MGMT used to represent Alt Rock. It still seems like any song with a synth in it automatically qualifies for Alt-consideration (this is where its border with Pop is interesting). Take "Time to Pretend," a soaring live fast/die young anthem with heavy synth leads, or "Weekend Wars," a song with an acoustic-guitar-driven first half that builds into dramatic synths. "Lady Dada's Nightmare," "Alien Days," even "Congratulations" have more or less of whatever it is that makes them sound alternative.
You could argue that MGMT and St. Vincent are doing what the Beatles did 45-50 years ago. If the Beatles hadn't done what they'd done so rapidly, and today's distribution frenzy had given their contemporaries the chance to catch up, surely the later-Beatles would've been a part of a 60s Alternative genre, too. "Strawberry Fields Forever," "I Am The Walrus," "Baby You're A Rich Man," "Tomorrow Never Knows," and so many others (there are too many to list) could easily exist in the same genre group as the alternative (the really alternative) songs of today.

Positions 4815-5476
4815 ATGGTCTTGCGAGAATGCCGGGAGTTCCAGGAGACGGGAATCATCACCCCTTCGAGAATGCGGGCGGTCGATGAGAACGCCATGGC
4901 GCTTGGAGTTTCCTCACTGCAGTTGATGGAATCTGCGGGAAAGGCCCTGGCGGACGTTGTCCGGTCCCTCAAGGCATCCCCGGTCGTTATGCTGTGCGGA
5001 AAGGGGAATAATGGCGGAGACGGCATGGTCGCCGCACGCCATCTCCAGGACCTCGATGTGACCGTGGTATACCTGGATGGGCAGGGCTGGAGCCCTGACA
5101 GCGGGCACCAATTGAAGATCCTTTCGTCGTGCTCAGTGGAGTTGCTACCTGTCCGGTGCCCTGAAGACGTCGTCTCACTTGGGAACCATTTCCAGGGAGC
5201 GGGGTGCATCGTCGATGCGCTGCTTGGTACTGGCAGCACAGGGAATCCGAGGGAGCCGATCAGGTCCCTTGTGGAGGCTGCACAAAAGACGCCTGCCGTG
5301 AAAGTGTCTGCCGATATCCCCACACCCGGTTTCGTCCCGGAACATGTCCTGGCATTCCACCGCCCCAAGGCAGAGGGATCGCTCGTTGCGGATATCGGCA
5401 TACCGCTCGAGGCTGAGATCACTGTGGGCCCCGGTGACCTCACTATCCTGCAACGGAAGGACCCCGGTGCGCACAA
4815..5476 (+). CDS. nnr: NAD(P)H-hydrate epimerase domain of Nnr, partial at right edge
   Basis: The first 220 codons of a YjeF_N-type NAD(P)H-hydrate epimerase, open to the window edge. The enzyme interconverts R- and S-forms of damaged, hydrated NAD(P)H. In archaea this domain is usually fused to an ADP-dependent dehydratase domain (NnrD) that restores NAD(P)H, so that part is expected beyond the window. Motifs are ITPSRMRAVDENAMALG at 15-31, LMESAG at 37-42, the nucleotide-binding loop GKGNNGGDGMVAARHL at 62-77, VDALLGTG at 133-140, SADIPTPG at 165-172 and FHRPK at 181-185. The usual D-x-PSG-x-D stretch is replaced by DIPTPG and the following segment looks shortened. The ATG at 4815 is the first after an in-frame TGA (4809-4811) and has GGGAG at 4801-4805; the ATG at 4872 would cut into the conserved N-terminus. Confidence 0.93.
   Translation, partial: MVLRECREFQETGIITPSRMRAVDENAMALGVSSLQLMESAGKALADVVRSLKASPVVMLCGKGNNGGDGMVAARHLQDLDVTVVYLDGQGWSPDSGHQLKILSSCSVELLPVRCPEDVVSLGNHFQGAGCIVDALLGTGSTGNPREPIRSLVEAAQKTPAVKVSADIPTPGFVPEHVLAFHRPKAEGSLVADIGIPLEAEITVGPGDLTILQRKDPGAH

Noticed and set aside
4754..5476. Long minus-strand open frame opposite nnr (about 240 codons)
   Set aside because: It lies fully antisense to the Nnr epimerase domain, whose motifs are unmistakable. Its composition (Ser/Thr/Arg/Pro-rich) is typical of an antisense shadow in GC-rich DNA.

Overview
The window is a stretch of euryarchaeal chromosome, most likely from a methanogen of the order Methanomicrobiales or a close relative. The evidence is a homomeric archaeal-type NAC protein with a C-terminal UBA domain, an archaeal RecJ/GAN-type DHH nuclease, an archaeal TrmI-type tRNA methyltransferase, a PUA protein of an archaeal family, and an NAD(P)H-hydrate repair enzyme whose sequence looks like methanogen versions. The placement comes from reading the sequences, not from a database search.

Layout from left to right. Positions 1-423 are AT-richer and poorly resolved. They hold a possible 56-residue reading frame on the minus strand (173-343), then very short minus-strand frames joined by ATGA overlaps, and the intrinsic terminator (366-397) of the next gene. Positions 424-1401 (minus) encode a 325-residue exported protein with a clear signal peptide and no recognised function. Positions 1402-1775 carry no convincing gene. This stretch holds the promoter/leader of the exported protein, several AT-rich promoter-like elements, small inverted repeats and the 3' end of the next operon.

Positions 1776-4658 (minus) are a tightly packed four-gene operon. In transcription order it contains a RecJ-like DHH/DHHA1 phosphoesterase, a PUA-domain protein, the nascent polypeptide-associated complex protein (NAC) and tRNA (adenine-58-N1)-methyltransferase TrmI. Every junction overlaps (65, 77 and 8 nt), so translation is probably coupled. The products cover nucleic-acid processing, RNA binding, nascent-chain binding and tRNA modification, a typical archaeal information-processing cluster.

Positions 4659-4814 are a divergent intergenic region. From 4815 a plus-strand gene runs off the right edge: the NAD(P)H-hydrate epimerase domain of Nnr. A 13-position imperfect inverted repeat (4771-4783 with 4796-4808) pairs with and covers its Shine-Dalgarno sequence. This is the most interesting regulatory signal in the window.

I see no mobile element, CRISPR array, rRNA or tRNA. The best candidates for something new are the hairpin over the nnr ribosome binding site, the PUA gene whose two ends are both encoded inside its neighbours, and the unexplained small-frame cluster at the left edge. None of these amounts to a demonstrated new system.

The Lemon Twigs
The Lemon Twigs are another band trying to join and, simultaneously, to help define the Alternative genre. Formed by brothers Brian and Michael D'Addario from Long Island, their music moves swiftly from alt rock to 50s pop to musical theater, often in one song. Their fashion, album and video aesthetic all lend evidence to their Alternative status but it's the music that has to prove it.
Some songs definitely do. In fact, some tracks on their debut, Do Hollywood, sound like something an early MGMT would make. Brian, 19, and Michael, 17, are impressive songwriters, and not just because of their young ages. They blend different melodies expertly, crafting tracks that often seem like they contain three or four songs' worth of material into a couple short minutes. They succeed where MGMT once did in weaving strange, psychedelic, ethereal moments into catchy rock melodies.